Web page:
Inverted formin 2‐related Charcot‐Marie‐Tooth disease: extension of the mutational spectrum and pathological findings in Schwann cells and axons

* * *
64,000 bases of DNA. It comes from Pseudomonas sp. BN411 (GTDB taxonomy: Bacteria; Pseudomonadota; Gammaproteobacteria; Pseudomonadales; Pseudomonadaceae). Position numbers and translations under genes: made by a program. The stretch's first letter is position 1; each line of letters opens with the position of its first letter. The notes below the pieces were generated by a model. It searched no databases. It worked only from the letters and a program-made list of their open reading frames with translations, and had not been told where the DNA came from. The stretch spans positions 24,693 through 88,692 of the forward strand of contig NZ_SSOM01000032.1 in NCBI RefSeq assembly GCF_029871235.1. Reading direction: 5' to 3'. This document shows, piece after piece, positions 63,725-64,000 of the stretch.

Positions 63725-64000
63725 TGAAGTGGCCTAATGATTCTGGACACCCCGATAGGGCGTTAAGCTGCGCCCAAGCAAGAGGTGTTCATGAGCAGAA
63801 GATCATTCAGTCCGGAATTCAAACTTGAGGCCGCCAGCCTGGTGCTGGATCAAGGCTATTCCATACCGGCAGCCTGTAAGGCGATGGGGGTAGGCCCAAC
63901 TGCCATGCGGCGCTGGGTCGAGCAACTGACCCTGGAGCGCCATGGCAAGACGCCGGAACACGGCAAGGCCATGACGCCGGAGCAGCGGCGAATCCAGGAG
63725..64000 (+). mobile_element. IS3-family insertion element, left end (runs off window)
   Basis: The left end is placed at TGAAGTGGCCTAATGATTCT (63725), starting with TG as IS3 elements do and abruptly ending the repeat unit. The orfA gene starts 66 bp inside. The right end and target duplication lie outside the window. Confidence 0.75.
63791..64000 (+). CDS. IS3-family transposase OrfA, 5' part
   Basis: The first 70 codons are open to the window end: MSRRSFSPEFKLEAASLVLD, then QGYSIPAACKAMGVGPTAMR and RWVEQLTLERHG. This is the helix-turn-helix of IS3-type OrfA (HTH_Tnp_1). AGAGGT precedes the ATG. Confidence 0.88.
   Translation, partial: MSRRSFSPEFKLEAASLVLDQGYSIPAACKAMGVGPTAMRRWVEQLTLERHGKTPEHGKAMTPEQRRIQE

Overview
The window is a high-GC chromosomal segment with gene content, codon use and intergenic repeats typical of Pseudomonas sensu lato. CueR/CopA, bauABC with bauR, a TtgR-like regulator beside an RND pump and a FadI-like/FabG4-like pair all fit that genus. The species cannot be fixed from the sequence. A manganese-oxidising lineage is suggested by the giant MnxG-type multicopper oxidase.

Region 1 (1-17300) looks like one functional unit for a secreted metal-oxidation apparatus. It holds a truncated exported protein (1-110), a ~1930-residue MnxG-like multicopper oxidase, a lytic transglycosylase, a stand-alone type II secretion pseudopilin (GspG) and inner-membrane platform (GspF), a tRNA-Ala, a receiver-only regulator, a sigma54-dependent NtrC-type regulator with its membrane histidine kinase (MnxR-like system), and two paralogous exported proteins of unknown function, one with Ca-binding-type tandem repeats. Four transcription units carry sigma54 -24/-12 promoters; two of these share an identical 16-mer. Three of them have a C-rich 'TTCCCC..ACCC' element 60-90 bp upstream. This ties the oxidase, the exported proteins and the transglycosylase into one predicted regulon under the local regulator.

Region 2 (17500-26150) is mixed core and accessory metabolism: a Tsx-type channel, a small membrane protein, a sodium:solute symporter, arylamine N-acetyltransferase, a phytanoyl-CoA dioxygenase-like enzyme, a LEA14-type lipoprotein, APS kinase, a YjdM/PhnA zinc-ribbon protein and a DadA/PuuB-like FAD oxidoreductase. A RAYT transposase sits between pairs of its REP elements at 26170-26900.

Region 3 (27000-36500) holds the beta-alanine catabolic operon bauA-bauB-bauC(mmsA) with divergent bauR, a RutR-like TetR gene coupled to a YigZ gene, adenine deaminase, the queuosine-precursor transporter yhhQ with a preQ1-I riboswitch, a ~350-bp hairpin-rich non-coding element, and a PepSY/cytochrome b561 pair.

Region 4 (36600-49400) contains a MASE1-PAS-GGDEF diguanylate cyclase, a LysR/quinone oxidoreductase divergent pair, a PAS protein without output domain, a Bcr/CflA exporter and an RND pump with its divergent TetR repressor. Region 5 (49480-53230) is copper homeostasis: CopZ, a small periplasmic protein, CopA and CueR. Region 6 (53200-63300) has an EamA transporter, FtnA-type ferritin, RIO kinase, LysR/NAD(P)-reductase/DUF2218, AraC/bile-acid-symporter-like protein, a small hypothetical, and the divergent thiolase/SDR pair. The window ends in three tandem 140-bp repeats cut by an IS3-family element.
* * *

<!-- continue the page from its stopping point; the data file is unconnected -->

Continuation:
Mutations in the gene encoding inverted formin FH2 and WH2 domain‐containing protein (INF2), a Cdc42 effector involved in the regulation of actin dynamics, cause focal segmental glomerulosclerosis (FSGS) and intermediate Charcot‐Marie‐Tooth neuropathy combined with FSGS (FSGS–CMT). Here, we report on six patients from four families with sensorimotor polyneuropathy and FSGS. Nerve conduction velocities were moderately slowed, and amplitudes of sensory and motor potentials were decreased. One patient had internal hydrocephalus and was intellectually disabled. Molecular genetic testing revealed two known and two novel missense mutations in the second and fourth exons of the INF2 gene. Investigations of one nerve biopsy confirmed the diagnosis of intermediate‐type CMT and revealed occasional abnormal in‐ and outfoldings of myelin sheaths and expansions of the endoplasmic reticulum in axons and Schwann cells. While earlier reports suggested that mutations causing FSGS‐CMT are restricted to exons 2 and 3 of the INF2 gene, we found one CMT‐FSGS causing mutation (p.Glu184Lys) in exon 4 extending the critical region of INF2 for rapid CMT‐FSGS molecular genetic diagnosis. Study of a nerve biopsy showed abnormalities that might be related to the known role of the INF2‐binding partner CDC42 in myelination.
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